According to research, researchers from LSTM and Imperial College London have come up with anti influenza medications which can easily fight back the viruses that have the possibility to affect a larger population. This has been only possible after targeting the receptor of the cells through which the virus enters and attacks the human body. The findings are published in the Journal of Immunology.
The research team led by LSTM’s Professor Richard Pleass that by the help of bioengineering a part of an antibody, viral proteins can be attacked which allows mutation in flu and in return causing the death of humans.
A year ago denoted the centennial of the 1918 influenza pandemic that asserted almost 100 million lives around the world, hence turning into the deadliest ailment episode in written history. Around 300,000-650,000 people die every year due to respiratory problems caused by the influenza outbreak. A large number of cases are reported only for elderly and children.
Professor Pleass explained: “Influenza vaccines have limited public health impact during pandemics, and current influenza vaccines are less efficacious than vaccines for many other infectious diseases. This is because influenza viruses that circulate in human and animal populations mutate two key viral surface proteins, haemagglutinin (HA) and neuraminidase (NA), thus allowing them to escape from protective antibodies produced through natural infection or vaccination”
Viruses usually enter the human body through their respiratory tract. The receptors present on the cells of the respiratory tract are lined excessively with sialic acid. Both HA and NA targets the sugar known as sialic acid.
The sialic acid-restricting contacts on HA and NA don’t change promptly, generally, the virus would not have the capacity to contaminate human cells. The researchers have edited antibody Fc fragments by increasing the concentration of sialic acid. Sialic acid attacks the conserved parts of HA and NA in order to inhibit their functions by binding them and restricting their interactions with human cells.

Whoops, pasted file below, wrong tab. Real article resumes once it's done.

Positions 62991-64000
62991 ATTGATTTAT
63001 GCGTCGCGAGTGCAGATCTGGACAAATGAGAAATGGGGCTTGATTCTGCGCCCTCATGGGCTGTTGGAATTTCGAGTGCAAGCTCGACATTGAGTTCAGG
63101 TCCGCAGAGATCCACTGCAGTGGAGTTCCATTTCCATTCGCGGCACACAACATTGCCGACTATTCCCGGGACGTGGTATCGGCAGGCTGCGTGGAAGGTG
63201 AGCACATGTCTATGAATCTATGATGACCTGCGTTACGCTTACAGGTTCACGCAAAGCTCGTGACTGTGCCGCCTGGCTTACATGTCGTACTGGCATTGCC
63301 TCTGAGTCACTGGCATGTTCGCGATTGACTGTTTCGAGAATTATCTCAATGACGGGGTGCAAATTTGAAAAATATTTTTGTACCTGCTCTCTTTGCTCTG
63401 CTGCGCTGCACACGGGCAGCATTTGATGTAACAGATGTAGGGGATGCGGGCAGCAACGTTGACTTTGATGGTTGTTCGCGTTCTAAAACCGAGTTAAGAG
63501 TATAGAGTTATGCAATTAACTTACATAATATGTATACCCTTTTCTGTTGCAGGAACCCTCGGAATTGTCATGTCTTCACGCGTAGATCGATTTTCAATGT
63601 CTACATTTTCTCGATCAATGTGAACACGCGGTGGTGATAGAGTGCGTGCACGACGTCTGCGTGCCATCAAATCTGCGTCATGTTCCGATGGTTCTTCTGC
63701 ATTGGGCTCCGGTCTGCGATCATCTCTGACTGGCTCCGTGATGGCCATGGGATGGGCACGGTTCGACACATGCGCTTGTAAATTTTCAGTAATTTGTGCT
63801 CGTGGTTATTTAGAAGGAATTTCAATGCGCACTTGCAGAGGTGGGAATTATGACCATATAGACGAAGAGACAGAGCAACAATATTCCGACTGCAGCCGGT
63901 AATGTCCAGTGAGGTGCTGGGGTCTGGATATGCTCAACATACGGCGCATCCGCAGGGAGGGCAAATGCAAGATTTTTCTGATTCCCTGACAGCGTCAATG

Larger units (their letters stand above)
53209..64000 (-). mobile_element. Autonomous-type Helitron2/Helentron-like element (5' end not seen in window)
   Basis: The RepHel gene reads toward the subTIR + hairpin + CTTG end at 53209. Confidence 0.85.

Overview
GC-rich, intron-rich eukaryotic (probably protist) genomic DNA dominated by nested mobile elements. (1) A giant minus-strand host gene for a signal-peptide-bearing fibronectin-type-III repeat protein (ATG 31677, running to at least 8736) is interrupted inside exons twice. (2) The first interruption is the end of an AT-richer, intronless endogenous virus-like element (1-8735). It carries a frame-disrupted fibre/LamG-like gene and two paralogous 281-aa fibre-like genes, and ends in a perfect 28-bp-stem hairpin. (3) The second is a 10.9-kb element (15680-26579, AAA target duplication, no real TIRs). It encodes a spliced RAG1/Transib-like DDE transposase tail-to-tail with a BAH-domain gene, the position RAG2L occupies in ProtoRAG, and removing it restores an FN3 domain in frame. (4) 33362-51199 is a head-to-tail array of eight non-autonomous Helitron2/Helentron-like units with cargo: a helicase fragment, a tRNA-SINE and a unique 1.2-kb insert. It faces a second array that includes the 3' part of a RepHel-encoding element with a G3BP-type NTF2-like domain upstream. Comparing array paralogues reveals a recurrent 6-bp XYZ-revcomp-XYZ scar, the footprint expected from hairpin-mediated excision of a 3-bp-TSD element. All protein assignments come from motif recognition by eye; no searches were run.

This research has paved a path for many other future findings too. Working on sialic acid has enabled these engineered biologicals to work against other virulent pathogens too like group B streptococci, Streptococcus pneumoniae, Mycoplasma genitalium, and Newcastle Disease Virus.
“Better anti-influenza therapeutics are urgently needed.” Continued Professor Pleass: “The transfer of antibodies from people recovering from influenza during the 1918 and 2009 pandemics reduced mortality from influenza by 50% and 26% respectively.
However, to be useful, these antibody medicines (also called FLU-IVIG) need to be manufactured in advance of future epidemics, which is obviously problematic as there may be modest or little neutralizing activity against newly emerging strains. Therefore, combinations of existing medicines, including FLU-IVIG, with sialic acid blockers could increase their efficacy while future-proofing against the next pandemic.”
Professor Sara Marshall, Head of Clinical and Physiological Sciences at the Wellcome Trust, who provided funding for this work, said: “This is a fascinating project and one which could have really far-reaching impact not only for influenza but as a platform technology to develop new medicines for many other diseases that are currently treated by antibodies.” This useful technology is currently presented for licensing.